My rating: 3 of 5 stars
Publication Date: August 29th, 2017
Publisher: Random House FYR
Point of View: 3rd Person & Girl
Recommended Age: 12+
Genres & Themes: Young Adult, Action, Superheroes, Fantasy, Friendship
Diana longs to prove herself to her legendary warrior sisters. But when the opportunity finally comes, she throws away her chance at glory and breaks Amazon law—risking exile—to save a mere mortal. Even worse, Alia Keralis is no ordinary girl and with this single brave act, Diana may have doomed the world.
Alia just wanted to escape her overprotective brother with a semester at sea. She doesn’t know she is being hunted. When a bomb detonates aboard her ship, Alia is rescued by a mysterious girl of extraordinary strength and forced to confront a horrible truth: Alia is a Warbringer—a direct descendant of the infamous Helen of Troy, fated to bring about an age of bloodshed and misery.
Together, Diana and Alia will face an army of enemies—mortal and divine—determined to either destroy or possess the Warbringer. If they have any hope of saving both their worlds, they will have to stand side by side against the tide of war.
‘‘Sister in battle, I am shield and blade to you. As I breathe, your enemies will know no sanctuary. While I live, your cause is mine.’’
If you’re expecting this to be anything like Leigh Bardugo’s previous written works, expect no more. It would be a bad idea if you did, because this is a very different beast.
Wonder Woman is a legend, but before she became one, she was just a princess, trying to prove to herself and her sisters that she is much, much more than that. That she is a true Amazon.
An opportunity presents itself for Diana to challenge herself and explore her greatest strengths, while simultaneously possibly saving the world. So she takes it.
Diana is a beautiful, strong woman—young lady, actually—no surprise there. Reading about her life and past and culture lit my brain like a thousand Christmas lights. I only wanted more. Her sisters are worth getting to know also.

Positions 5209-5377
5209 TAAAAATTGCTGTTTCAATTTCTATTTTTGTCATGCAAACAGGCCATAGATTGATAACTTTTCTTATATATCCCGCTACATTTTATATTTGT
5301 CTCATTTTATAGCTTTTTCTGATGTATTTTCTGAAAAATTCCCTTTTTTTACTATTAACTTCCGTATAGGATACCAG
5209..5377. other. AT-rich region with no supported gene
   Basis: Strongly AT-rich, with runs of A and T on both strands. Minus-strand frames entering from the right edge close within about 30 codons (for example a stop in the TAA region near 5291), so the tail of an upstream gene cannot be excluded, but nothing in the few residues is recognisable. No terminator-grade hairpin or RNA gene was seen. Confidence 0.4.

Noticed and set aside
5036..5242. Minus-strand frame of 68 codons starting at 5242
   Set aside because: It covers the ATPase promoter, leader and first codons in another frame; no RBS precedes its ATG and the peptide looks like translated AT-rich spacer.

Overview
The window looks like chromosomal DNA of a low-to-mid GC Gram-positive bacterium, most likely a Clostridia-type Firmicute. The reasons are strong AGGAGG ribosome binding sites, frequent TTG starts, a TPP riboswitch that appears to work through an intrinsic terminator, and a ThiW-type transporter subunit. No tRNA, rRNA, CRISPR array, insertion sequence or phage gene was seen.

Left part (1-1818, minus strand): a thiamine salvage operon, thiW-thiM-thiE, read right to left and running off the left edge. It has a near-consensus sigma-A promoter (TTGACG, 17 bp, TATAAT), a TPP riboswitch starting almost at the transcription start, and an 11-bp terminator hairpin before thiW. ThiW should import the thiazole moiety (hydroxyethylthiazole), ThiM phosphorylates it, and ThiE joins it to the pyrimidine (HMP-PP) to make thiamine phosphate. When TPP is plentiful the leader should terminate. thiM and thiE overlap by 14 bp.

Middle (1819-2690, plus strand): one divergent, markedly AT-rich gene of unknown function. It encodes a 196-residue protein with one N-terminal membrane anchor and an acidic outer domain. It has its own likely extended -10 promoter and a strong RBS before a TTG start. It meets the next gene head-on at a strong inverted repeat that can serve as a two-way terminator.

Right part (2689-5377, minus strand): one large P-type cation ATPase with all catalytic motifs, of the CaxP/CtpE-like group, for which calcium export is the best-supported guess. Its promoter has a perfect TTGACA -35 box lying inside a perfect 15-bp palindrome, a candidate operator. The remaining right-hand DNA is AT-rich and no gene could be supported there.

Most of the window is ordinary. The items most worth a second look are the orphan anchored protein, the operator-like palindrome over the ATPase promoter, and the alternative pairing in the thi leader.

Which is unfortunate in this case, because we do not get the chance to. They are introduced to the bare minimum and quickly, as most of the novel is spent in company of Diana, Alia and the latter’s entourage.
I have nothing bad to say about Alia, but I do find underwhelming that this book was as much about her as it was about Diana. I guess I should have seen it coming, given the fact that the title is ‘‘Wonder Woman: Warbringer.’’
I thought it would be about Diana first and foremost, but that’s not the case here. Alia’s friends are quirky and lively—except for her rigid brother. They would make wonderful secondary characters in a contemporary novel. But in a fantasy one, they do not fit well.
They often have unimportant, silly, childish conversations—banter, basically—even in the midst of danger. Some readers like that, but I don’t. I believe it takes away from the seriousness of the atmosphere.
The plot is great, though. The action scenes are exciting and the writing is good. There are even meaningful quotes to ponder. Really, if it wasn’t for Alia and her company, I would have given this book at least four starts, though probably more. Now I hope ‘‘Catwoman’’ (which will be released next year) will be about Catwoman exactly, and not Catwoman and her kitty friends.
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